In some embodiments, a conferencing control system may comprise a group of control servers that may be used to facilitate conferences. Each conference may request a server cluster from the control system. A common communication channel is assumed for the control system. In NDNs, this may be a name identifying the control system. A cluster may be formed when a conference organizer initiates a conference by registering with a control server. The control server that handles the conference registration may become the first server of the server cluster. A non-cluster server may also be triggered to join the cluster when a nearby participating client 130 joins the conference. This process may continue and the cluster may expand as more participating clients 130 join the conference.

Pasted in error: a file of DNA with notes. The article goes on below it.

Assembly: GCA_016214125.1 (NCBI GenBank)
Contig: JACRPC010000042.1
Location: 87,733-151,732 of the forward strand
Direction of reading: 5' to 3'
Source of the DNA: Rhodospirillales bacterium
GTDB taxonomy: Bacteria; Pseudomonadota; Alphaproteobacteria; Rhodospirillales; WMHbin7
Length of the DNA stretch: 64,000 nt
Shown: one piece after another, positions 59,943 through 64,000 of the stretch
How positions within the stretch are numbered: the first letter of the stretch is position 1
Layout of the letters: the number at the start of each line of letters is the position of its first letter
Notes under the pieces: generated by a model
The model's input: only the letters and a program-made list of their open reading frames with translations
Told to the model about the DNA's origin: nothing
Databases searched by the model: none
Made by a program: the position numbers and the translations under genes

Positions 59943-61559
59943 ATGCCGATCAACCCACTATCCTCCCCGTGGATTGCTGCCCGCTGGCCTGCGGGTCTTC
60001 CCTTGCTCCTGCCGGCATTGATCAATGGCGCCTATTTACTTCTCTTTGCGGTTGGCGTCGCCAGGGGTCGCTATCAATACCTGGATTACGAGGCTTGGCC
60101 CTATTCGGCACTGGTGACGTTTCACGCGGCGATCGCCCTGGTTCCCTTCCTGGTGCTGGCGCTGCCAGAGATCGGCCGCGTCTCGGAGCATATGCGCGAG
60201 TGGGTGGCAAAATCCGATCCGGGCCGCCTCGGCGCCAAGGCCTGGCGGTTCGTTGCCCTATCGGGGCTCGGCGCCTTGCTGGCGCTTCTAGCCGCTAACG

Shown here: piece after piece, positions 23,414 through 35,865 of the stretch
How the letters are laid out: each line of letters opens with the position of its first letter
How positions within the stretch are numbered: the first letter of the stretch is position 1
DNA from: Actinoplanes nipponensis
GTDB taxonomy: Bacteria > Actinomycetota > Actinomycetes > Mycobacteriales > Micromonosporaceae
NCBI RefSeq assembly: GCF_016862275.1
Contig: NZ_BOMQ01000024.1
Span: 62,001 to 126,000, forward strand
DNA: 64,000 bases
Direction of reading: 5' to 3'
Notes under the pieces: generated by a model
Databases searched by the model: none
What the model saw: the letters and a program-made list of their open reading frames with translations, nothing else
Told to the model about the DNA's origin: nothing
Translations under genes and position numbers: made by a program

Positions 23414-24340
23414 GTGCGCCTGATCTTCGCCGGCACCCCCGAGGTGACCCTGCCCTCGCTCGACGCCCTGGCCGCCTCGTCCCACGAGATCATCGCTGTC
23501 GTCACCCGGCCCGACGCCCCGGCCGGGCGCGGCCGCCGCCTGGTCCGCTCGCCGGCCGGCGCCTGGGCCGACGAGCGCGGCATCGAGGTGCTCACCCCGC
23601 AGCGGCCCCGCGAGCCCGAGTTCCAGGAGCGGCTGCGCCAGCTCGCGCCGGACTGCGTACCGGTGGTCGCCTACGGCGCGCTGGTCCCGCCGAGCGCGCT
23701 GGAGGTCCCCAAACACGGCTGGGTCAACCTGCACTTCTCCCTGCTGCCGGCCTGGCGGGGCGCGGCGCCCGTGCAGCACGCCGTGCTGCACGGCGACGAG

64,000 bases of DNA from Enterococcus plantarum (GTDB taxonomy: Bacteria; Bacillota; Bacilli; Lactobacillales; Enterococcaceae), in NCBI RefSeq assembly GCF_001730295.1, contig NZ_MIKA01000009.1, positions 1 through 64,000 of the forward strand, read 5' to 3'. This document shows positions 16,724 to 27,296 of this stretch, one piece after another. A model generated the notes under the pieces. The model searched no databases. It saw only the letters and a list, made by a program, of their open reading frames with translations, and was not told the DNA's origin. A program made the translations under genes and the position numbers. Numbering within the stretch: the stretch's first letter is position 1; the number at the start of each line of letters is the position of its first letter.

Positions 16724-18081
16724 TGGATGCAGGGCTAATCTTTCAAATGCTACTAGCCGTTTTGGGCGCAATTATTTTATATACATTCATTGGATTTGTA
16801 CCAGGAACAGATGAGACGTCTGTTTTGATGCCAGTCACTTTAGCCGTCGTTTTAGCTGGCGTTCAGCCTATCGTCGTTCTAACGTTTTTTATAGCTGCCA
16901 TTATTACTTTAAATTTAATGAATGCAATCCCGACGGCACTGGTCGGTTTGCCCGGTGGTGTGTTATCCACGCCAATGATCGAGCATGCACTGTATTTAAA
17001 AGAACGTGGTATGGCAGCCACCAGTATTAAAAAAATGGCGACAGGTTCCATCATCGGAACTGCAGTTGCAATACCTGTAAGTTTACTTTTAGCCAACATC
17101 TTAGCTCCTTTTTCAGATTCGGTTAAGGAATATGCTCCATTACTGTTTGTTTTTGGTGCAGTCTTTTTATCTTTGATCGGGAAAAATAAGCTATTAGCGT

FIG. 4 is a protocol diagram of a method 400 creating a first control server 110 a in a server cluster in NDNs, which may be implemented between a participating client 130 and a plurality of control servers 110 a and 110 b. Method 400 may begin with a pool of inactive control servers 110 a and 110 b ready to facilitate conferences which are also known to the network. At step 431, a participating client 130, who is the conference organizer, may request to start a conference A. At step 432, a control server 110 a, who is ready and willing to serve the conference, may respond and become the first control server in the server cluster serving conference A. Note that the control server 110 a may be an arbitrary control server in the conferencing control system. In the case where a control server 110 a may be overloaded or busy, control server 110 a may ignore the conference creation request, and instead control server 110 b may answer the conference creation request. Note that the protocol diagram in FIG. 4 is for illustration purpose and there may be multiple transactions of interests and data involved in practice.